The trial court's finding of fact No. 4 is as follows:
Such possession by the plaintiff of the aforementioned property has been adverse, actual, uninterrupted, open, notorious, hostile, and exclusive under a claim of right asserted in good faith for a period of at least thirty years prior to the commencement of this action, and they have claimed to own the same against the whole world, including the defendant.

Although appellants have seven assignments of error, they have only one argument: ". . . there was absolutely no evidence upon which the court could possibly bottom a finding of respondent, in good faith believing, he owned the property in question; that, in fact, the evidence

 788    MAGELSSEN v. COX      [68 Wn.2d

conclusively demonstrated that respondent was continuously aware that he did not own it."

The pertinent statute is RCW 4.16.020, which provides:
     The period prescribed in RCW 4.16.010 for the commencement of actions shall be as follows:
     Within ten years:
Actions for the recovery of real property, or for the recovery of the possession thereof; and no action shall be maintained for such recovery unless it appears that the plaintiff, his ancestor, predecessor or grantor was seized or possessed of the premises in question within ten years before the commencement of the action.

In State v. Stockdale, 34 Wn.2d 857, 861, 210 P.2d 686 (1949), this court said:
The decisions of this court construing the statute [RCW 4.16.020] are to the effect that, if the possession be actual and uninterrupted, open and notorious, hostile and exclusive, and under a claim of right made in good faith. it is deemed to be adverse, and, if continued for the entire statutory period, ripens into a title to such real estate.

[1] Although this court has stated that, under the 10year statute, the possession in part must be "a claim of right made in good faith" or "a claim made in good faith," we do not mean by "good faith" what appellants contended. A similar argument was advanced in State v. Stockdale, supra, where, at 862, the court set forth the general framework of "good faith" in adverse possession:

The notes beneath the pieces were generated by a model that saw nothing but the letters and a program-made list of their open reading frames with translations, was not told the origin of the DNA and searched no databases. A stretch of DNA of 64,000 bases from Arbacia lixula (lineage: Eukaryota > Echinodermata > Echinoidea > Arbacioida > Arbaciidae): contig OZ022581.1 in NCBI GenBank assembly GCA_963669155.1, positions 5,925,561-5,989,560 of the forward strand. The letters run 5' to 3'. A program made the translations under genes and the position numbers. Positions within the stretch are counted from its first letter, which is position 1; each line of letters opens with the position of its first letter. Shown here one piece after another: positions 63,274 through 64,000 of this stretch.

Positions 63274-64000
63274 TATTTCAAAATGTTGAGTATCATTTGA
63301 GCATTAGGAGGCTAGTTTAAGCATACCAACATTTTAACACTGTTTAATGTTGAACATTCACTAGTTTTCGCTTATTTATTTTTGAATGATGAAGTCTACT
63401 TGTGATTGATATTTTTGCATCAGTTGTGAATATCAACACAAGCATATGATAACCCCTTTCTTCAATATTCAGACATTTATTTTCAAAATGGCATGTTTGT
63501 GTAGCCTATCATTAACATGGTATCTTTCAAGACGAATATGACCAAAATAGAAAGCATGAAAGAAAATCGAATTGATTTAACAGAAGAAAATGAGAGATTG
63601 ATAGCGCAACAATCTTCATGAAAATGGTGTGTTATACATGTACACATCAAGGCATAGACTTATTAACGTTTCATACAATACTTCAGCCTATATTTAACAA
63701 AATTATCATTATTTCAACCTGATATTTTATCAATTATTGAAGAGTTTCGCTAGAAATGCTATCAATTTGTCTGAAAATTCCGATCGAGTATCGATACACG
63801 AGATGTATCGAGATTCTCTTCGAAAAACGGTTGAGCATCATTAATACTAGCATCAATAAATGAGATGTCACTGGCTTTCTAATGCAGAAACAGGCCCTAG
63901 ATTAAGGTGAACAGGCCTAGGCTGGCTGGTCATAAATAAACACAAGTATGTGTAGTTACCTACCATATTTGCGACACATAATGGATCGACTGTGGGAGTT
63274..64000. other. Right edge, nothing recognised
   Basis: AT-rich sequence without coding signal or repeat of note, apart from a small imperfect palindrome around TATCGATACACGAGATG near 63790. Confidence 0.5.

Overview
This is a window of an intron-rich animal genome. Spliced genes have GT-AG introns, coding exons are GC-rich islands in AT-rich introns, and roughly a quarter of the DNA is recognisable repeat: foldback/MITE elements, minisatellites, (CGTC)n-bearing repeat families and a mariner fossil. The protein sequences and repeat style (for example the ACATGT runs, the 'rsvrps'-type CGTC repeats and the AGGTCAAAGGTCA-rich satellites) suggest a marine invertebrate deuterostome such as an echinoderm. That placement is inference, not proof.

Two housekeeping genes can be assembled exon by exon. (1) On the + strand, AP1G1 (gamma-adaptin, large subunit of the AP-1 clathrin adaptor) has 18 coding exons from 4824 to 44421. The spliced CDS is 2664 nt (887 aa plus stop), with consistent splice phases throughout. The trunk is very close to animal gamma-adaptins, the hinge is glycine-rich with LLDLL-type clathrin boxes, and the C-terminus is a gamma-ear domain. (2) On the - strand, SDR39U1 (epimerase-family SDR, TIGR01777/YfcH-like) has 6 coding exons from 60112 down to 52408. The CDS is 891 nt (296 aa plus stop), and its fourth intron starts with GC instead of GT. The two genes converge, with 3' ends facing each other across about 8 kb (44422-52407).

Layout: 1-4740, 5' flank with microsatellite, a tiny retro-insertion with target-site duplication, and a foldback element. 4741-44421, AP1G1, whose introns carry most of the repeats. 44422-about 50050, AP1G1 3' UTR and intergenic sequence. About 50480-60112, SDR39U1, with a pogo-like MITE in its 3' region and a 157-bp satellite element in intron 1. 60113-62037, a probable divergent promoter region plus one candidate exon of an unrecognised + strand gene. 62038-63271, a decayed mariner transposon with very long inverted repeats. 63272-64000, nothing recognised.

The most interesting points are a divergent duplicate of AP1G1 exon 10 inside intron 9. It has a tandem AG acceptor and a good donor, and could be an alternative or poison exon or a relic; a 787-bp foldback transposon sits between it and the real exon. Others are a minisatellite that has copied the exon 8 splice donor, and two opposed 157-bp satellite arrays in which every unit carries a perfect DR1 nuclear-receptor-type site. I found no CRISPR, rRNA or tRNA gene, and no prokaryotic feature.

If one enters into possession of land with the permission of the owner and continues to recognize his title, or enters under a claim of right or title made in good faith, but at any time during the statutory period recognizes a superior title in the true owner and his continued possession is in subordination to such title, such possession is not regarded as adverse and will not ripen into a title.

This rule has no application here, where at no time did the respondent recognize or acknowledge that McCarthy or his grantees, the appellants, had any right, title or interest in any land north of the fence along the county road.

Appellants relied on Cabe v. Halverson, 48 Wn.2d 172. 292 P.2d 220 (1956), and Scoff v. Slater, 42 Wn.2d 366, 255

 June 1966]          MAGELSSEN v. COX               789

P.2d 377 (1953). In Cabe v. Halverson, supra, after the plaintiff, as adverse claimant, learned that the defendant claimed the land in question, he did not thereafter intend to claim the land as owner. In the case at bar, from the beginning, respondent claimed the land down to the fence north of the county road.

Scott v. Slater, supra, is not apposite in that plaintiff claimant did not show exclusive possession as owner. The court said, at 369:

Both parties used the strip. Defendants entered it when they cultivated, sprayed, and harvested their pears. There was no ouster of defendants from the strip. They did not know, and had no reason to know, that plaintiffs possessed the strip and claimed it as their own.

In Niven v. Sheehan, 46 Wn.2d 152, 155, 278 P.2d 784 (1955), (cited in Cabe, supra) the court held:

When property is held continuously during the statutory period of ten years up to a barrier recognized and accepted as the boundary line between it and adjoining property, under a claim of right as owner, although the true line is on the property of the person or persons so holding, that portion between the true line and the recognized barrier is held adversely to the true owner.

This case supported respondent's position, where he and his predecessor in title claimed all of the property north of the fence adjacent to the county road. This claim of possession was stated to the grantor of appellants in 1930 and has been asserted ever since.

[2] In the case at bar, finding of fact No. 4 is supported by the evidence. The trial court's determination on conflicting evidence is decisive; this court cannot substitute its judgment. Delegan v. White, 59 Wn.2d 510, 368 P.2d 682 (1962). The evidence supported the allowance of damages for destruction of respondent's fence in the sum of $39.50.

The judgment is affirmed.